So, you’re about to be audited. Don’t panic! Let’s follow some suggestions on how to survive a tax audit, so you can keep your cool and not end up losing more dollars.
The truth about tax auditors
No one likes to be the bad guy, and the tax auditor is not your enemy. He or she is already tagged as the “bad” one, or an annoying person, because of that negative first impression. That, unfortunately, adds unnecessary anxiety to these people’s job. The auditor’s responsibility is to verify if the information you provided is correct. Your reactions and behavior will be closely observed. Being nice and courteous will ease negotiations and will make your audit less stressful.
What you should and shouldn’t do during a tax audit
Don’t volunteer too much information. You’re already on edge because of the audit. Try not to worsen your situation by looking guilty. Make sure to have a positive or negative reply to the queries. Be honest about the questions that you aren’t really sure of the “right” answer. Provide documents when asked and avoid being too much of open book. The auditor might add to your obligation for items not included in your return, so just stay within the confines of the paper in front of you.
Be honest. It will be worse if you say something that can’t be verified. The audit is there to confirm what you claimed to have been accurate. You’ll put yourself in dire straits by stating something you made up or didn’t appear on your return in the first place.
Focus on the year in question. Don’t do something stupid like presenting old or past tax returns. Those might just come back and bite you in the rear end. Auditors can add to your bill if they see something from your past files. Don’t stray from what the IRS is requesting from you.
Organized files and other relevant information can go a long way: You’ll create a favorable atmosphere by sharing all the requested documents that look organized and clean. There may be some missing pieces, but these can be discussed with the auditor. The IRS may give you some leeway when they realize your extraordinary efforts to keep your tax obligations up-to-date.
Keep your cool and show the auditor a certain level of comfort. The more relaxed you are during the IRS audit process, the more you put the auditor at ease. Let go of those jitters, and you’ll win the auditor’s trust that you are not hiding anything. So when asked what’s one of the secrets on how to survive a tax audit is, of course, to keep your cool.
Provide original copies upon request. Your original documents should always be in your possession. The IRS might lose the only copy you have and that would be such a tragedy. Keep those original copies close to your chest.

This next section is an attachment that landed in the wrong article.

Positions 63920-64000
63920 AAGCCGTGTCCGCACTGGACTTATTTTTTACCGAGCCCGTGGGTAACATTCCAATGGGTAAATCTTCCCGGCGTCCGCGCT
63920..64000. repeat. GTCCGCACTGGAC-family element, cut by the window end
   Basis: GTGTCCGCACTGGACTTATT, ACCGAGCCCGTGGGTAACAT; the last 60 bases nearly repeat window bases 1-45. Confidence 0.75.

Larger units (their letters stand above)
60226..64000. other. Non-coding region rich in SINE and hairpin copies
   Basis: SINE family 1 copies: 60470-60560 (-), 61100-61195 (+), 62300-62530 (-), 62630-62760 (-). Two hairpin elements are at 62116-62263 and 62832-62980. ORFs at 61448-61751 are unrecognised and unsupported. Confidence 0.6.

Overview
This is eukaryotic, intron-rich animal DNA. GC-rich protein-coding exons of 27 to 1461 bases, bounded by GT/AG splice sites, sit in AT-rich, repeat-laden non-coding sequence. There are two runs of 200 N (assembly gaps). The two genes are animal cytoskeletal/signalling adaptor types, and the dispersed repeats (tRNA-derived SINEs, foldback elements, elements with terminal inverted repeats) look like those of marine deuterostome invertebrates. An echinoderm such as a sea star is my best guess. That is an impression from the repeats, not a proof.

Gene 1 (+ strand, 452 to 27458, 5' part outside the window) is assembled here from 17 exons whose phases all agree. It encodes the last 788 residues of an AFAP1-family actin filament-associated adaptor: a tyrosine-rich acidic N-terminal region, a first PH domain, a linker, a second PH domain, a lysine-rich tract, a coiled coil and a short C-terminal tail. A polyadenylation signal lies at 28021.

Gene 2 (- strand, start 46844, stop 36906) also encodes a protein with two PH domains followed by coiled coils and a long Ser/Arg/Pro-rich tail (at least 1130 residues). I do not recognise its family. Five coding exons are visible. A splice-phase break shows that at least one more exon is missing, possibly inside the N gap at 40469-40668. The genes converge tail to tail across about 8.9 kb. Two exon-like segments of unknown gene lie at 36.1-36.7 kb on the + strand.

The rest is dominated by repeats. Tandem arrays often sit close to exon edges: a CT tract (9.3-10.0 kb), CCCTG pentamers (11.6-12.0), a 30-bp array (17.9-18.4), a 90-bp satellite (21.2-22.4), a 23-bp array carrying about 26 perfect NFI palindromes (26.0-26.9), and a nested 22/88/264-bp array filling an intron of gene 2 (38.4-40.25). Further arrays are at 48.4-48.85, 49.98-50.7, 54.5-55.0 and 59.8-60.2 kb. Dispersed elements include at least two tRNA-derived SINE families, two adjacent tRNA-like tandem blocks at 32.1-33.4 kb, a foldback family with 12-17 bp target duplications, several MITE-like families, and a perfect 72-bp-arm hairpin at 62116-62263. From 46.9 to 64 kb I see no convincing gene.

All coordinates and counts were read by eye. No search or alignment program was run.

The IRS may apply substantial compliance for your situation. Even if your documentation may have some missing parts, the IRS will have this feeling that you’re doing your best to follow the tax laws. They might allow the deductions you initially stated.
You can appeal the audit should you disagree with it. An appeal can be made to the auditor if you are contesting the audit. If the person assigned to your case isn’t too accommodating, try appealing to the manager or go to higher management. You have every right to appeal any tax matters that you find questionable.
A tax professional might be able to help you: Call in the professionals to defend your case. It doesn’t hurt to have someone with experience in tax matters. He or she can guide you through an audit.
How you should handle a difficult auditor
Don’t allow the difficult auditor to push you around. Follow these suggestions to let them know you mean business.
You can request to have the audit delayed. No one likes to have his or her work delayed because that will affect the performance evaluation reports. Auditors don’t want delays, too. However, if you tell the difficult auditor that you might seek a delay in the proceedings, he or she might ease up on you a bit.
You may ask for a recess and return at a later time. If the difficult auditor insists that you can’t, you may tell him or her that you are hiring a tax professional. The auditor should allow you seek the help of a tax professional.
You can ask for a new auditor to review your case. The difficult auditor could trigger you to feel that things might be heating up too much and heading in an unfavorable direction. If you feel that there’s this unfairness or disrespect, you may speak with the manager that you feel you are not being treated professionally.
You may request for a new auditor to handle your situation. However, the request will most likely be rejected. But letting the difficult auditor know that you go straight to the manager may just warn him or her.
Let the auditor know that you can stand up for yourself. Don’t just sit down and allow the auditor to criticize or belittle you. Ask pertinent questions so the auditor remains alert that he or she should be able to explain important information. Try not to be a bully yourself by keeping things civil and polite. But because of your tenacious nature, in the auditor’s mind, he or she may get that feeling that you’re not that much of a pushover.
You can record the audit: Ten days before the audit, submit a written request to the IRS that you will record the proceedings. When the auditor becomes aware that every move will be recorded, maybe he or she won’t become too strict or difficult.
The important thing about audits is that you are providing information that is as accurate as possible. Make sure that whatever data you submitted was done in good faith. You might also run into some trouble with an auditor who might discredit any deductions claimed on your return.
How to survive a tax audit? Remember: there are no hard and fast rules in getting through an IRS audit. In any case, may these simple suggestions help you survive a tax audit because you have your game face on!